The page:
While all of us have full-time jobs and have little time, we still like to get together and geek out over stuff. What better-a-way to do that when you live on opposite sides of the country than to create a podcast! Co-hosts Robyn Miller, Muaz Z., and Ben Janca and industry special guests join me in geeking out over games, media, and literature.
After finishing our first season we went on a brief hiatus and currently just upload when we find the time.
One of the hardest things about teaching is the acting.
When you have a weekend, or even just a night, where certain situations push you to emotional exhaustion, or even go so far as changing you, putting an eternal dent in your identity. And then, you suddenly find yourself sitting in front of a class, wondering how to bring the pieces of your mind together. How to convince them that you’re okay when a rush of thoughts are occurring in your head, and your heart sinks into your chest. When you have to remain in the present for them, but the sensation of falling is pulling you back towards stagnation. Grief weighs the most when you stop.
As I sat down to preview Gaslamp’s Clockwork Empires, I was met by three developers feverishly discussing the Victorian era in all of its opulent historical background. CEO Daniel Jacobsen, Art Director David Baumgart, and Technical Director Nicholas Vining knew their stuff. As an English major I was enthused—sitting in a room of game developers who reminisced on reading Dickens and Tennyson—but I was more intrigued when they told me that all of this was inspiration for their game. Everything from canonical literature, steampunk, ludicrous invention, and even the occult were all used in the game not merely out of the idea of absurdity, but out of an actual historical mindset held in perhaps one of the most long-winded but fascinating literary periods.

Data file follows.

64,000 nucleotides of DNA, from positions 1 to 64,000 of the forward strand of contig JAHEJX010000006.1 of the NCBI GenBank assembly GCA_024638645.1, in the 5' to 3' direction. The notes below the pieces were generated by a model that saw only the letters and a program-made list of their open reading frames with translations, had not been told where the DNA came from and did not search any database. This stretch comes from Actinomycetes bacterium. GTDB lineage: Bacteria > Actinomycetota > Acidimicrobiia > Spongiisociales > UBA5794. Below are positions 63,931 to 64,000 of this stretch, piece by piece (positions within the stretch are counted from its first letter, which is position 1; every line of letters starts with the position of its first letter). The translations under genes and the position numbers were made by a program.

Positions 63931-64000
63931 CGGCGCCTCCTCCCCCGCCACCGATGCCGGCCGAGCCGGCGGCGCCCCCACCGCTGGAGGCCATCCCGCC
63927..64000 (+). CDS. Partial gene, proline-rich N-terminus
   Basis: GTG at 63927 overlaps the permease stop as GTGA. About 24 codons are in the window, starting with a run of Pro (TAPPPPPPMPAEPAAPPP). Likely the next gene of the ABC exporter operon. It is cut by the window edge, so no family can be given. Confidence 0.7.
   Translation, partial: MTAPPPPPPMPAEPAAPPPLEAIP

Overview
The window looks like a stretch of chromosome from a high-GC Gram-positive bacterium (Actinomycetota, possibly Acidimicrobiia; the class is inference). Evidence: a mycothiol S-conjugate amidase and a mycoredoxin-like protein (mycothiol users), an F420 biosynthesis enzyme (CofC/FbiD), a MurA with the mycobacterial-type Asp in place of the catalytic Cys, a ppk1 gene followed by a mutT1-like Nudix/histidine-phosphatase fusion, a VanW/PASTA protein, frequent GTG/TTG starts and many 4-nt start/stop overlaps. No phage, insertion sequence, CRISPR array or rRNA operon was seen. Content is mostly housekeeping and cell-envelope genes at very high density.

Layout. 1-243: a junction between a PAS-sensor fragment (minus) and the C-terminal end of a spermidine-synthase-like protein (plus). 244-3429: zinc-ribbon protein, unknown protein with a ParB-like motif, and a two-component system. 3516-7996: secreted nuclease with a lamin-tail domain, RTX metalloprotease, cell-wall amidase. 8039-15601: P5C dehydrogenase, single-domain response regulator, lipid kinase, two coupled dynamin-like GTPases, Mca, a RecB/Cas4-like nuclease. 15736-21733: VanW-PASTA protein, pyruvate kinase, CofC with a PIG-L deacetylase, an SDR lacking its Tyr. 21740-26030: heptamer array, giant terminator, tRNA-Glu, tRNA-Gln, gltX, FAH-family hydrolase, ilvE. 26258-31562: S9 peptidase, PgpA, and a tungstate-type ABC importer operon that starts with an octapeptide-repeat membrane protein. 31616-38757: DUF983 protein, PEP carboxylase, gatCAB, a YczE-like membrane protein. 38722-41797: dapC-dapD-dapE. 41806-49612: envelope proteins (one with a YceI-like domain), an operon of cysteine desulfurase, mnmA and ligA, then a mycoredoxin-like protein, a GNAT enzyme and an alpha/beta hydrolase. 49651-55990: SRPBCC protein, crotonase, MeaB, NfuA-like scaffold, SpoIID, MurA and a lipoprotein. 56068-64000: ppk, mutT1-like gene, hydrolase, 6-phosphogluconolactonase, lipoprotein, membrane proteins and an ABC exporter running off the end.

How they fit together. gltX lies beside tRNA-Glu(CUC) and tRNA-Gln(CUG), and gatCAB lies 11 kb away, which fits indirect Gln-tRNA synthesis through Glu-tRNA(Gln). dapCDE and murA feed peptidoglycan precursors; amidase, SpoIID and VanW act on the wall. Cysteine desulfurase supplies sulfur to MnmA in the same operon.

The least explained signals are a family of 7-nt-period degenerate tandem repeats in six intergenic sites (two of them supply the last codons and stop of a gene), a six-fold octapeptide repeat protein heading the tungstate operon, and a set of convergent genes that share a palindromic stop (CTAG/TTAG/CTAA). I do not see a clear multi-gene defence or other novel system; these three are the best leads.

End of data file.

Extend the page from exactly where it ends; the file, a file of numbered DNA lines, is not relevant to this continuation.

(This piece was part of my graduate research in environmental rhetoric and counter-culture… looking at how literature and media has shaped our modern view of the environment leading into the National Parks movement.)
The nineteenth-century in America was, undeniably, a time of growth. Between the years of 1820 and 1870 the industrial revolution birthed an economy that was threatened by the British. Railroads expanded across the country and cities began to attract agriculturally-based communities with the promise of fruitful employment. During this substantial industrial shift, America’s arts culture ultimately shifted as well, introducing the Transcendentalist movement into its literary era.  In short, the Transcendentalist movement was one based around the idea of existentialism and the philosophical concept that humanity is inherently good, but has been corrupted by society. The cleansing of this corruption, thus, is to venture away from society in order to find the “self”; to look at itself on the inside rather than focus externally on materialism. Prolific writers such as Henry David Thoreau, Ralph Waldo Emerson, and John Muir fathered this rather historically Romanticized movement.